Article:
Using condoms protects from criminal prosecution in New Zealand A New Zealand judge has ruled that an HIVpositive man cannot be prosecuted under New Zealand law for ‘‘criminal nuisance’’ after nondisclosure of his HIV status because he used a condom for vaginal sex, and because unprotected oral sex without ejaculation results in a negligible risk of HIV transmission. Although this was a case about HIV exposure, rather than transmission, lawyers in Britain see this as a groundbreaking decision, which may help to clarify their own prosecutions for ‘‘recklessly inflicting grievous bodily harm’’ by transmitting HIV to a sexual partner, as there is currently considerable uncertainty over whether English and Welsh law requires disclosure of HIV regardless of condom use.1 1. Bernard EJ. Groundbreaking New Zealand ruling finds condom use eliminates HIV disclosure requirement. October 2005. At: bhttp://www.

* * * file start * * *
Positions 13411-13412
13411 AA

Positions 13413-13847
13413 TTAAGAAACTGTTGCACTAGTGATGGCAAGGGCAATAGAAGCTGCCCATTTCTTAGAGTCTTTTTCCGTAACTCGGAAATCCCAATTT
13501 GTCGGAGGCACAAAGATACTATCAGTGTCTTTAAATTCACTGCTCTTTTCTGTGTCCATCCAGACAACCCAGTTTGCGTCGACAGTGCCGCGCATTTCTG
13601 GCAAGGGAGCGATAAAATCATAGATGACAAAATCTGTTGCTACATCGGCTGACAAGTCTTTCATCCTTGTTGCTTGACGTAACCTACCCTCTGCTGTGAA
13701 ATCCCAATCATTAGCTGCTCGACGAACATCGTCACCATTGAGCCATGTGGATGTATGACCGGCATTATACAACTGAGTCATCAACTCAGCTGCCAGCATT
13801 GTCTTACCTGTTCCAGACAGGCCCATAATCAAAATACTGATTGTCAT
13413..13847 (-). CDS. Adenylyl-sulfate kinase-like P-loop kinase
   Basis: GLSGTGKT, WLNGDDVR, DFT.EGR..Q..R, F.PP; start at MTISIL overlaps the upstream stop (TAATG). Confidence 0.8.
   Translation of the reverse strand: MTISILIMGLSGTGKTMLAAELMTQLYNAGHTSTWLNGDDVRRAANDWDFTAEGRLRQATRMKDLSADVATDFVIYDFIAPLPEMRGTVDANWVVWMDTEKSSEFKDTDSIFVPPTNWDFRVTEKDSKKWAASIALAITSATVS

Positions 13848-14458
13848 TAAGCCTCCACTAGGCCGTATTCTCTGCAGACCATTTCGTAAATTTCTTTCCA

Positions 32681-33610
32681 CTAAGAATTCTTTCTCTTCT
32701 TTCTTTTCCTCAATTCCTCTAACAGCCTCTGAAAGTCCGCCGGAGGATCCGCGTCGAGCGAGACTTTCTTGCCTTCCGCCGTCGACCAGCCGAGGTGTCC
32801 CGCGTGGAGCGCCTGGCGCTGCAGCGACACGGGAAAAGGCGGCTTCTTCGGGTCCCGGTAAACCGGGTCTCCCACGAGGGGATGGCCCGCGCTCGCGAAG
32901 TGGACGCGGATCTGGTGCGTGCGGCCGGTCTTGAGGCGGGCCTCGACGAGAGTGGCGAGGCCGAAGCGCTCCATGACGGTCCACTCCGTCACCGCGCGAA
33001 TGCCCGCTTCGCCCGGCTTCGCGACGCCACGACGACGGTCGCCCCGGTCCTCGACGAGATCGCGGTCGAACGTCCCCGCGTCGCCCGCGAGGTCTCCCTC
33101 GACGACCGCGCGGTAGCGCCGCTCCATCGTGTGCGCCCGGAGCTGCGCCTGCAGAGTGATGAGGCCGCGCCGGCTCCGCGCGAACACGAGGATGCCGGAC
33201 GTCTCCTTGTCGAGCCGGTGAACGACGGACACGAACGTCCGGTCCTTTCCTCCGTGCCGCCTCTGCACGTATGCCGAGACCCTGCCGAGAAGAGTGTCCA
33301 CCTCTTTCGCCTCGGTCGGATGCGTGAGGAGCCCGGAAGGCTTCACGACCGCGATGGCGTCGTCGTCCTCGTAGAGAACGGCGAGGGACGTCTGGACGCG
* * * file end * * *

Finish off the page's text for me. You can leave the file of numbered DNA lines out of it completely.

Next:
Barriers to condom use in Mongolia Although there have been very few reported cases of HIV in Mongolia, it is probable that HIV infection will become more prevalent, as half of the population is under 20 and there is an increasing rate of sexually transmitted infections in young people. This is therefore an appropriate and key time to promote safer sex practices. Focus group discussions with teachers, health professionals and 17–19 year old female and, separately, male students suggest that condom use has promiscuous connotations despite endorsement by the Ministry of Health and NGOs. Male students were knowledgeable about condoms, citing them as the best method of protection from sexually transmitted infections, and some knew to check the expiry date and package integrity before use. About half the students agreed that negotiating condom use was a joint responsibility whereas the remainder followed the cultural norm that contraception was a woman’s responsibility. Barriers to condom use quoted by the girls included unplanned sex, monogamous pairings, the refusal of their partner to wear a condom and lack of funds to buy condoms. The male students agreed and said negotiating condom use could be very embarrassing as it implied promiscuity in either themselves or the girl concerned. Interestingly, the male students did not see the need to use condoms to protect themselves, assuming the girls they slept with were virgins, and were more concerned with social than health implications of infection. The suggestion that condoms should be distributed in schools as a health promotion intervention was strongly rejected by teachers and health professionals, being seen as too embarrassing and as an encouragement to have sex.1 1. Roberts AB, Oyun C, Batnasan E, et al. Exploring the social and cultural context of sexual health for young people in Mongolia: implications for health promotion. Social Science and Medicine 2005;60(7):1487–98.